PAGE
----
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Republican Co-Sponsors Bill To Close Maryland Coal Plants


While many Republicans have been in denial about the realities of climate science – notably the denier-in-chief, President Trump, who falsely labels climate change a “hoax” – Baltimore County State Senator Chris West is what you might call a fact-based Republican.

West, a 69-year-old resident of West Towson, is an attorney and former President of the Bar Association of Baltimore City.

He is co-sponsoring a bill, introduced on Friday in the Maryland senate, that would dramatically reduce greenhouse gas pollution from the state by requiring a gradual shutdown of the state’s six remaining coal-fired power plants between 2023 and 2030.

“I’ll be honest with you,” West said. “I don’t want my grandchildren turning to their dad and saying, ‘You know, we’ve got this terrible environmental problem, and we’re facing daytime temperatures of somewhere between 105 and 110 degrees in the middle of the summer, what did Granddad do about this?’ And I don’t want my son telling my grandchildren, ‘Well, your grandfather – he didn’t believe global warming was real. And he did nothing.’ My feeling is, it’s pretty clear it’s real, and we need to do something.”

He added that he doesn’t much care if right-wingers try to primary him in the next election to punish him for his stance. He figures he’s going to do the right thing because it’s right, and then let voters decide who should represent them.

Nor does Senator West worry about Tweets from Trump, who promised to save the coal industry. Trump has failed in this because the industry is being killed by economic competition from natural gas, which has become cheaper because of advances in technology, namely hydraulic fracturing and horizontal drilling.

Here’s West talking about Trump. “He was running for a national office, and I guess he wanted the electoral votes of West Virginia,” West said.  “I am a Maryland state senator.  So I could care less about the electoral votes in West Virginia.”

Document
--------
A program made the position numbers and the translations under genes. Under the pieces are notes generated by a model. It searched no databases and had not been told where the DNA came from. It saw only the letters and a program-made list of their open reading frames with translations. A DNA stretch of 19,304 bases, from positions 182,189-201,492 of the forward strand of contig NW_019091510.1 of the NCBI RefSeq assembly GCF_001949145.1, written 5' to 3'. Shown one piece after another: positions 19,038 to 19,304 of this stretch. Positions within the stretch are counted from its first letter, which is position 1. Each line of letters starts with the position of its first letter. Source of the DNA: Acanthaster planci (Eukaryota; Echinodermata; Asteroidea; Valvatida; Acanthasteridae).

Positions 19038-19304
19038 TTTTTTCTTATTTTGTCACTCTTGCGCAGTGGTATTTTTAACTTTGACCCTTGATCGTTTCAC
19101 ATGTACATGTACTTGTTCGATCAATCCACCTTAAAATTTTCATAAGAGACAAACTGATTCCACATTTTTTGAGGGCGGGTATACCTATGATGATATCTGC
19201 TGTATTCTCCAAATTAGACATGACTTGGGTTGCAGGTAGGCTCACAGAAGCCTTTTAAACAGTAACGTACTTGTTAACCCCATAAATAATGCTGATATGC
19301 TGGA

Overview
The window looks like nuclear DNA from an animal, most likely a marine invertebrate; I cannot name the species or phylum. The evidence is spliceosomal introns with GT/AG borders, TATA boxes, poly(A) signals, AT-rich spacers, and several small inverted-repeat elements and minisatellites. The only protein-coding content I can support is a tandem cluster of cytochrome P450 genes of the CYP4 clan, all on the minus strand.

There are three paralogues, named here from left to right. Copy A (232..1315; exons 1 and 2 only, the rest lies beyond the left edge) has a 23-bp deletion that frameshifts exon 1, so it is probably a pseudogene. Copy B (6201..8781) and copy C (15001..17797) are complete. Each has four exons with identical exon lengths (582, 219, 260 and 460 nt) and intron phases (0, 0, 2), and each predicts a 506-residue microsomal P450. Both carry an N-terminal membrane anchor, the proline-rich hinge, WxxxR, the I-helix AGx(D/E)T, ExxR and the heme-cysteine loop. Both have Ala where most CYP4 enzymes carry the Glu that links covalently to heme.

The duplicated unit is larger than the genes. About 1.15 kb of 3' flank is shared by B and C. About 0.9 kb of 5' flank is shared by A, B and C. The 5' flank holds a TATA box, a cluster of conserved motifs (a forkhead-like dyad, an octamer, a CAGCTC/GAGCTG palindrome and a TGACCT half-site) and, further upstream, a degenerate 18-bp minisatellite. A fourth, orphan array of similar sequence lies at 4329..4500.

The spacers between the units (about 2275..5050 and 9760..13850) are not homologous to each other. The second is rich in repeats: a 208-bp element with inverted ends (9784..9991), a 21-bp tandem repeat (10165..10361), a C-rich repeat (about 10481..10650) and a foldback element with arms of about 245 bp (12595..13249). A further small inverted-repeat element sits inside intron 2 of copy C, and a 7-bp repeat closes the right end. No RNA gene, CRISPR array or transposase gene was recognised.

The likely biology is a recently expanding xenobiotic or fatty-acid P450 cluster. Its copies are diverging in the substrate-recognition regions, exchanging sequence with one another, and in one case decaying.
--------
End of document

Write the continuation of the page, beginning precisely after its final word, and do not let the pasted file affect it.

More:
Teaming up with Senator West in the Maryland House of Delegates, and championing the coal plant shutdown bill there, is Montgomery County Democrat Kumar Barve, Chairman of the House Environment and Transportation Committee.

Barve noted that Maryland’s use of coal to generate electricity has already plummeted by more than half over the last decade. The state’s largest coal plant, Chalk Point in Prince George’s County, has already switched from coal-generating units to natural gas to save money. More than 500 workers are employed at the state’s six remaining coal plants, and their paychecks are tenuous, Barve said.

“All these people are going to lose their jobs over the next 10 years, even if we don’t pass this bill,” Barve said. “And so we are attempting to get them similar jobs outside of burning coal for electric power.”

To achieve this, the Barve/West legislation would set aside $16 million in taxpayer funds for job training and income supplements for coal plant workers to help them transition to new and more stable employment. The bill would provide funds to encourage clean energy businesses, and also help county governments offset the loss of tax revenues from coal plants.

Fighting the bill is the power industry.  Talen Energy, which owns the Brandon Shores and Wagner coal plants south of Baltimore, said in a written statement that the company “encourages the state to move cautiously to avoid potential impacts to electric reliability, the cost of energy to consumers, the future of the state, and the loss of hundreds of good paying jobs that cannot easily be replaced.”

In fact, coal plants can be replaced -- and are being replaced -- with cleaner technology right now across the U.S. What cannot be replaced are the thousands of people killed every year by soot and particulate air pollution from coal-fired power plants.  Also irreplaceable is our planet’s ecosystem, which is in peril.

Tom Pelton, a national award-winning environmental journalist, has hosted "The Environment in Focus" since 2007. He also works as director of communications for the Environmental Integrity Project, a non-profit organization dedicated to holding polluters and governments accountable to protect public health. From 1997 until 2008, he was a journalist for The Baltimore Sun, where he was twice named one of the best environmental reporters in America by the Society of Environmental Journalists.